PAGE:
Concept of Yajna
The concept lays emphasis on the pouring oblations into the sacrificial fire, while reciting the mantras, so that it directly reaches the Gods. The chanting of mantras is expected to ensure fulfilment of specific desires, the overall welfare of an individual, a group of people or the entire society. Yajna is used on most important occasions, ranging from weddings to the opening of new businesses to graduations to prayers for someone’s health. Some Yajnas are also performed on large scale for the general welfare of the entire community, to increase fertility of soil, to invite rains, to welcome peace and wealth, etc.
Performing of Yajna
Depending upon the degree of complexity, these yajnas may last from a few hours to several days. The number of priests participating and conducting the ceremony would depend upon the nature and objective for which it is performed. The outer aspect of Yajna consists of building an altar, generally with bricks, kindling fire using specific types of grass and wood. A Yajna is typically performed by a Hotar, along with many additional priests chanting Vedic verses. Often there will be a fire in the centre of the Yajna and items are offered into the fire. The offering, which is placed into the fire, consists of several elements, including jav, sesame seeds, rice, ghee, incense and sandalwood. Each element has a different significance. The Yajna, where milk products like ghee or yogurt, fruits, flowers, cloth and money are offered, is also termed ‘Homa’ or ‘Havan’.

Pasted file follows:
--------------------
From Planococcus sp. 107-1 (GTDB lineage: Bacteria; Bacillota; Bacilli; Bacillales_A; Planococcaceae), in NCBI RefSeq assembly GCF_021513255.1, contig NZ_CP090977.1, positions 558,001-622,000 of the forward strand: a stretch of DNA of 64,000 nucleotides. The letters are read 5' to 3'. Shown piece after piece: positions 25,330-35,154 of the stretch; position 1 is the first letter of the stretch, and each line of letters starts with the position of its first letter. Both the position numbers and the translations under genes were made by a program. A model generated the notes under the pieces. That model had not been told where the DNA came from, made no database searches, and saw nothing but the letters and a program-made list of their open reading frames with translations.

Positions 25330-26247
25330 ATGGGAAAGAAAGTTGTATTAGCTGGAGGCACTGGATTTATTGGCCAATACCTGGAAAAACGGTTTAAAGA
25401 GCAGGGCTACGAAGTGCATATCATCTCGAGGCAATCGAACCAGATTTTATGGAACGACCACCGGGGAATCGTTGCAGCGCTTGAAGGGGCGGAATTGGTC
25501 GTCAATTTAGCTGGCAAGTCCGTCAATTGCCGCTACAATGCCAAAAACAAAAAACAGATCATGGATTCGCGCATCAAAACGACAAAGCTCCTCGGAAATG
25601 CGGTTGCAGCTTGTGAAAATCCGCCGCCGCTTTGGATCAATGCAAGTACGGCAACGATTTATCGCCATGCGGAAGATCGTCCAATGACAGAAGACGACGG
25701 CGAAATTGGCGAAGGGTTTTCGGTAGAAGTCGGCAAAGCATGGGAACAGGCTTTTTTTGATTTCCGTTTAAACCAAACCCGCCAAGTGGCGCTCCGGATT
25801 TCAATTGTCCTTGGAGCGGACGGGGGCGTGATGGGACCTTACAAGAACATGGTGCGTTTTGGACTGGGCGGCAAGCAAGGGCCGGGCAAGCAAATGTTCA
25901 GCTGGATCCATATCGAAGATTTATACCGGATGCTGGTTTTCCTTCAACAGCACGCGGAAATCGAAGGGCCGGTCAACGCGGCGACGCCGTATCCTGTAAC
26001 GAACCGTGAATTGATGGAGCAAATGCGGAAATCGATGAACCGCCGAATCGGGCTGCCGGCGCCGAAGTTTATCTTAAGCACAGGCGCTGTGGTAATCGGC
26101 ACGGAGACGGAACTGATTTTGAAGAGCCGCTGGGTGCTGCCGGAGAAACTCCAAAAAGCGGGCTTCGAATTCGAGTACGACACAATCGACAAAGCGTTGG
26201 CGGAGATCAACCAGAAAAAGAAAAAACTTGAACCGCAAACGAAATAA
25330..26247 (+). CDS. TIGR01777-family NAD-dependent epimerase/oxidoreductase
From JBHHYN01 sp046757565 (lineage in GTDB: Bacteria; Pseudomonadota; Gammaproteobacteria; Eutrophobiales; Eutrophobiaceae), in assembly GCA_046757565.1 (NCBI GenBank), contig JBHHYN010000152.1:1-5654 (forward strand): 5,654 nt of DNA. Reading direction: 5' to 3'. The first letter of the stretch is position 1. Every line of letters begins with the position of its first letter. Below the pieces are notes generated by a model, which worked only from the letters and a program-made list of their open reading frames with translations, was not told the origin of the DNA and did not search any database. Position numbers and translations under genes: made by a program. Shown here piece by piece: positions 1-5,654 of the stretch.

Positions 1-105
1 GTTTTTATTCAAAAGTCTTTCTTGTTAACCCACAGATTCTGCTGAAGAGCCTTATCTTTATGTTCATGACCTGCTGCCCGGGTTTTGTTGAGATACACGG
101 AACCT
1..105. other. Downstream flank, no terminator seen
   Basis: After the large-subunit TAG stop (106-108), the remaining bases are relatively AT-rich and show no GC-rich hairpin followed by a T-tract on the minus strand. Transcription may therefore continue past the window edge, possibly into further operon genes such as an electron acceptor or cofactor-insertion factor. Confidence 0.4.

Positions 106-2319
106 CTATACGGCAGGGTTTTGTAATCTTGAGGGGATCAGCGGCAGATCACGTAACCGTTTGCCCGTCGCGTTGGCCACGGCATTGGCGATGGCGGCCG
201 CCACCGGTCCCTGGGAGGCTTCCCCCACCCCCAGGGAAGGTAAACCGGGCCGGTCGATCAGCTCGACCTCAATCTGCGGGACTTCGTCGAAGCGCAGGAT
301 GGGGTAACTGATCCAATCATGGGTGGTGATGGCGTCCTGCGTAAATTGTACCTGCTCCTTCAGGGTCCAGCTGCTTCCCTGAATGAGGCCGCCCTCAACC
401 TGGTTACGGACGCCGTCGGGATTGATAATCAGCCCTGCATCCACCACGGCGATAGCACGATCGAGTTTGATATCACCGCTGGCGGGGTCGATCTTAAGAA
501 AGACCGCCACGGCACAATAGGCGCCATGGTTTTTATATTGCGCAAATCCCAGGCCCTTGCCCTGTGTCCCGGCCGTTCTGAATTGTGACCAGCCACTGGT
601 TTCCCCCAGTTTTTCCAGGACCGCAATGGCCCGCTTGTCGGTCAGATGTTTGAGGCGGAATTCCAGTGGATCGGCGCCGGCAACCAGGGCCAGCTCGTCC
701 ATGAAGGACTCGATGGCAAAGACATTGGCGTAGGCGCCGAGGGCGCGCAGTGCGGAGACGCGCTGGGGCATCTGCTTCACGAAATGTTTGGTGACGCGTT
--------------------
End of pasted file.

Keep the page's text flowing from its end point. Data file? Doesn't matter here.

Pancha Maha Yajnas
The Hindu tradition has the Pancha Maha Yajnas (Five Great Yajnas) namely:
1. Deva Yajna -consists of offering ahutis to Devas.
2. Pitru Yajna - consists of offering libations to ancestors or pitrus.
3. Bhuta Yajna - consists of offering bali or foodstuffs to all creatures.
4. Manushya Yajna - consists of feeding guests.
5. Brahma Yajna - consists of chanting Vedas, namely Rig Veda, Yajur Veda, Sama Veda and Atharva Veda.
Types of Yajna
There are also the three kinds of Srauta Yajnas, which explicitly describe around 400 yajnas in the Vedas. In the category of ' Nitya Karma' there are 21 sacrifices. There is no compulsion with regard to the rest of the 400 Yajnas. But the 21, included in the 40 Samskaras, are required to be performed at least once in a lifetime of a Dvija. These are divided into groups - Paka Yajnas, Havir Yajnas and Soma Yajnas.
Yajna in Modern Days
It is a fact that the incidence of performing the yajnas and other forms of sacrifices is slowly deteriorating in modern Hindu Society. Hence, today many educated Hindus are not very serious about performing the yajnas and for most of them they are just a part of the tradition, without any significance. The influence of western education, the complexity involved in performing the Yajnas and the decreasing number of priests is the main reasons for it.
However, some devout Hindus still believe in their efficacy and organize Yajnas for various purposes, sometimes in public for a social cause or sometimes in private for a personal gain. Thus, there are yajnas for acquisition of a spouse, childbirth, wealth, removal of obstacles, family happiness and so on.